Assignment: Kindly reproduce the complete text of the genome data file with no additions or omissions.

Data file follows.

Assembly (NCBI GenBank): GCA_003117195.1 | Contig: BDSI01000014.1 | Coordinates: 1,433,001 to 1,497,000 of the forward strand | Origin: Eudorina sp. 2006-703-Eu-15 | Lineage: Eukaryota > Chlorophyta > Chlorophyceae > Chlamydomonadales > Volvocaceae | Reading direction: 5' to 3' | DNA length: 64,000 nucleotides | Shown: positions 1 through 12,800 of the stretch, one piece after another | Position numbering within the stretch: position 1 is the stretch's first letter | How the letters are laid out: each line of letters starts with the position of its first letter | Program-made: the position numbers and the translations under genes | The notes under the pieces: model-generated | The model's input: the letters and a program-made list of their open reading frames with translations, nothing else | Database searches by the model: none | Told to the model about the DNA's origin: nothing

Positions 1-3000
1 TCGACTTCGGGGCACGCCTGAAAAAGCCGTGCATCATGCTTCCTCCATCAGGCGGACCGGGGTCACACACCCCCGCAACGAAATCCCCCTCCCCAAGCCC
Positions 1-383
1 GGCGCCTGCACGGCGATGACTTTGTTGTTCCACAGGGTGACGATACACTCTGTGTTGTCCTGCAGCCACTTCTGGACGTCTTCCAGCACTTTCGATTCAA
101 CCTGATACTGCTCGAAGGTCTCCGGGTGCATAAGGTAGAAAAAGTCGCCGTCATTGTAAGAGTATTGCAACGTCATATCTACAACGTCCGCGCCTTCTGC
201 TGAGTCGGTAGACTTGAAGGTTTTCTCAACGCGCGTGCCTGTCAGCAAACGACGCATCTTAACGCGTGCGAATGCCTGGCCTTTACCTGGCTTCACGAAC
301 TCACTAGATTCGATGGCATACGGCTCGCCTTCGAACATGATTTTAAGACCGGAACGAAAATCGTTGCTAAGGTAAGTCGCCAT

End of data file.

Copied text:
Assembly (NCBI GenBank): GCA_003117195.1 | Contig: BDSI01000014.1 | Coordinates: 1,433,001 to 1,497,000 of the forward strand | Origin: Eudorina sp. 2006-703-Eu-15 | Lineage: Eukaryota > Chlorophyta > Chlorophyceae > Chlamydomonadales > Volvocaceae | Reading direction: 5' to 3' | DNA length: 64,000 nucleotides | Shown: positions 1 through 12,800 of the stretch, one piece after another | Position numbering within the stretch: position 1 is the stretch's first letter | How the letters are laid out: each line of letters starts with the position of its first letter | Program-made: the position numbers and the translations under genes | The notes under the pieces: model-generated | The model's input: the letters and a program-made list of their open reading frames with translations, nothing else | Database searches by the model: none | Told to the model about the DNA's origin: nothing

Positions 1-3000
1 TCGACTTCGGGGCACGCCTGAAAAAGCCGTGCATCATGCTTCCTCCATCAGGCGGACCGGGGTCACACACCCCCGCAACGAAATCCCCCTCCCCAAGCCC
Positions 1-383
1 GGCGCCTGCACGGCGATGACTTTGTTGTTCCACAGGGTGACGATACACTCTGTGTTGTCCTGCAGCCACTTCTGGACGTCTTCCAGCACTTTCGATTCAA
101 CCTGATACTGCTCGAAGGTCTCCGGGTGCATAAGGTAGAAAAAGTCGCCGTCATTGTAAGAGTATTGCAACGTCATATCTACAACGTCCGCGCCTTCTGC
201 TGAGTCGGTAGACTTGAAGGTTTTCTCAACGCGCGTGCCTGTCAGCAAACGACGCATCTTAACGCGTGCGAATGCCTGGCCTTTACCTGGCTTCACGAAC
301 TCACTAGATTCGATGGCATACGGCTCGCCTTCGAACATGATTTTAAGACCGGAACGAAAATCGTTGCTAAGGTAAGTCGCCAT